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What Is Chaga Mushroom Good For?

Chaga mushroom (Inonotus obliquus) is a fungus that grows on the bark of birch trees. It is also referred to as black mass or clinker polypore.

Believed to hold impressive health benefits, Chaga has been used for centuries in multiple regions as a key component of traditional medicines.

It is believed that Chaga contains properties that provide support in boosting immunity and improving overall health. It continues to gain popularity for the potential health benefits it provides.

If you’re thinking of using Chaga but you aren’t sure what it’s good for, then you’ve come to the right place. This post will share helpful information about the benefits of Chaga.


  1. Is Chaga Good For Digestion?
  2. Is Chaga Good For High Blood Pressure?
  3. Is Chaga Good For The Lungs?
  4. Is Chaga Mushroom Psychedelic?
  5. Is Chaga Bad For Your Kidneys?
  6. Is Chaga Bad For Your Liver?
  7. Is Chaga Good For Autoimmune Diseases?
  8. Is Chaga Mushroom Good For Your Skin?
  9. Precautions
  10. Conclusion
  11. Disclaimer

Is Chaga Good For Digestion?

Bowl and pestle filled with chunks of chaga mushroom

Chaga is believed to offer a wealth of anti-inflammatory benefits which contribute to aiding digestion. Its anti-inflammatory properties are said to have positive effects of alleviating inflammation within the stomach and intestines.

Containing manganese, thiamin (Vitamin B) as well as helpful digestive enzymes it is possible that the properties of Chaga work together to improve digestion.

Chaga acts to stimulate the liver to prompt it to produce bile. In doing so, it helps the digestive system break down foods and proteins. Being rich in fibre, Chaga may offer properties that contribute to maintaining a healthy bowel.

Chaga also contains heavy concentrations of betulinic acid. This acid boasts a range of benefits from its antiviral, antibacterial, and anti-inflammatory effects. All of which help to maintain a healthy bowel by protecting the gastric mucous.

The gastric mucous is the inner part of the stomach that is lined by a mucous membrane. While it all sounds a bit technical, the key role Chaga plays here is keeping this lining healthy which is beneficial for helping conditions such as gastritis and ulcers.

Is Chaga Good For High Blood Pressure?

Teacup filled with chunks of chaga mushroom

Oxidation is a normal and natural process that occurs in the body. This process involves free radicals reacting with other molecules. Antioxidants are a type of molecule that donate their electrons to free radicals. Their role is to maintain stability to make sure that free radicals remain stable and less reactive.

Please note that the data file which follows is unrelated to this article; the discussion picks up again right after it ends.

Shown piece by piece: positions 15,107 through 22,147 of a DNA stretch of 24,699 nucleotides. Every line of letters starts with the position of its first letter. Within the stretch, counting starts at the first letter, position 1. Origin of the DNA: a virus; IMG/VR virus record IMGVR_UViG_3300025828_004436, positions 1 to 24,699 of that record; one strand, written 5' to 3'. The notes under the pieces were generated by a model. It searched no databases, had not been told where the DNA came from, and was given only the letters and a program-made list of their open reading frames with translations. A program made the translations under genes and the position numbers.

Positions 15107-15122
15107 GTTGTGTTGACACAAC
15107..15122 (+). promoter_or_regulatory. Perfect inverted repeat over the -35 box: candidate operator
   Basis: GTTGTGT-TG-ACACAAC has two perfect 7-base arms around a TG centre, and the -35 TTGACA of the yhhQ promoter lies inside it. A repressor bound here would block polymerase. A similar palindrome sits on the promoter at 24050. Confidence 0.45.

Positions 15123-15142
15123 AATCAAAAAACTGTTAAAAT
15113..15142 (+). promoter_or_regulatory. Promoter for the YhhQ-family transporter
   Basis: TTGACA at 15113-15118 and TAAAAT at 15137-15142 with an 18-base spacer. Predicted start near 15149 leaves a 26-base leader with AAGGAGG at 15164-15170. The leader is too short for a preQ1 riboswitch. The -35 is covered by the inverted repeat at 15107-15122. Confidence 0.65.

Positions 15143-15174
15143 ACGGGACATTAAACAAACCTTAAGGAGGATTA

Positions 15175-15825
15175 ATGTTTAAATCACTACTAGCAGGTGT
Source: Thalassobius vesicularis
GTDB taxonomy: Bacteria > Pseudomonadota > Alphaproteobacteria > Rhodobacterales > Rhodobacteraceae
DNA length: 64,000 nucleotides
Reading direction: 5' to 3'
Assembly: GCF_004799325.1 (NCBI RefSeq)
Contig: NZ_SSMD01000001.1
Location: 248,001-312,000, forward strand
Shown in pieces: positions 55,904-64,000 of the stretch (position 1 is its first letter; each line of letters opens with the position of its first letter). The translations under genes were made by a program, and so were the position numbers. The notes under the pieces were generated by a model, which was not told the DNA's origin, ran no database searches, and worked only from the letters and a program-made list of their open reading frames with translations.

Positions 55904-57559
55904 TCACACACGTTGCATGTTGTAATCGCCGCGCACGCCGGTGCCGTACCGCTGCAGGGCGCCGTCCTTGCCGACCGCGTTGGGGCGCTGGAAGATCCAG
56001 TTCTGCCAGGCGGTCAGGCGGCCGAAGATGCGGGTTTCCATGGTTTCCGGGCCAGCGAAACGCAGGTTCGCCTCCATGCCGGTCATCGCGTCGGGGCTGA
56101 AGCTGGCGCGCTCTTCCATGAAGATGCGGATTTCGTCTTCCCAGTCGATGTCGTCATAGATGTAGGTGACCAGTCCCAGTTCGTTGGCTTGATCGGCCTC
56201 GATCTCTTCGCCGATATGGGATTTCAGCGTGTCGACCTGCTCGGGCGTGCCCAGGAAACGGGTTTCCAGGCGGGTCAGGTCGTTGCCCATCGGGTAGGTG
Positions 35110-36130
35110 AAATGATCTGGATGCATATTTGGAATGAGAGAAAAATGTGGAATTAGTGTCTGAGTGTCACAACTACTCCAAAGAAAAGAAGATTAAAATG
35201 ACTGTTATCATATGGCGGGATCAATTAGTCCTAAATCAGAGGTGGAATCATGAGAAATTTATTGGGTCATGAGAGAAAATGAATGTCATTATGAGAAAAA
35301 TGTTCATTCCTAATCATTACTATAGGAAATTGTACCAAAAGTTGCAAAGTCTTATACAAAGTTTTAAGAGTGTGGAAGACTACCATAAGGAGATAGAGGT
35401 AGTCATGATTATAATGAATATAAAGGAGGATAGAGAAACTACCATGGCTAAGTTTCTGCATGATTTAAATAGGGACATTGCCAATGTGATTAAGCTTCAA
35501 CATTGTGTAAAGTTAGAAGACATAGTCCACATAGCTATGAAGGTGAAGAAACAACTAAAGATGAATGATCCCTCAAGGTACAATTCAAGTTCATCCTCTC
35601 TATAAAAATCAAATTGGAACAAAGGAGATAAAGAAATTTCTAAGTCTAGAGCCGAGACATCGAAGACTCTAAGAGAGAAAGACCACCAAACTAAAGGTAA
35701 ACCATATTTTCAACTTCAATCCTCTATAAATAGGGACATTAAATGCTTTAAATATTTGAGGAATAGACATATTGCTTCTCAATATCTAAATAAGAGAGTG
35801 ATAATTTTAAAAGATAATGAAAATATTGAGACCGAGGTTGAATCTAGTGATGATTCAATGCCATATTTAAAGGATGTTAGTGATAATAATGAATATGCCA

However, when there are more free radicals than the antioxidants can balances, the scale tips and the free radicals start to cause damage to the fatty tissue, DNA, and protein within your body.

This tipping point is known as oxidative stress and it has some pretty serious consequences, leading to conditions such as high blood pressure.

One way of preventing oxidative stress is to ensure your diet is rich in antioxidants. Chaga contains high amounts of antioxidants that are believed to be effective in treating high blood pressure.

Chaga also contains superoxide dismutase (SOD) and catalase. Both of which are enzymes that are characterized as holding the ability to neutralize the damage caused to the body. They work to prevent cellular damage and to support the regeneration of damaged cells.

Is Chaga Good For The Lungs?

Cup of Chaga tea next to small dish with chunks of chaga mushroom

A study on the relationship between Chaga and cancer suggests that Chaga may be able to help slow the growth of lung cancer cells.

The study talks of a compound, ‘triterpenes,’ found in Chaga which could potentially cause tumour cells to ‘self-destruct’ and, therefore, slow their growth.

Is Chaga Mushroom Psychedelic?

Bowl of Chaga mushroom chunks

There is a misconception that Chaga mushrooms are psychedelic. However, Chaga mushrooms are, in fact, not psychedelic. As they don’t contain psilocybin, they won't have any psychoactive effect on humans.

Is Chaga Bad For Your Kidneys?

Banner displaying multiple chaga products

 Click here for Life Cykel Chaga Click here for SuperFeast Chaga Click here for Teelixir Chaga

 While Chaga is believed to produce several health benefits, when it comes to chronic kidney disease, Chaga is considered a potential risk.

Chaga is considered a risk factor due to it containing high levels of oxalate. Oxalate is a compound that can potentially damage kidneys or cause kidney stones in some people.

This compound produces harmful inflammatory cytokines which restrict blood flow to the kidneys. The result of using Chaga in high doses for a long period for someone with kidney problems could lead to added complications such as oedema, hypertension or kidney failure. In this case, it is advised that you avoid Chaga.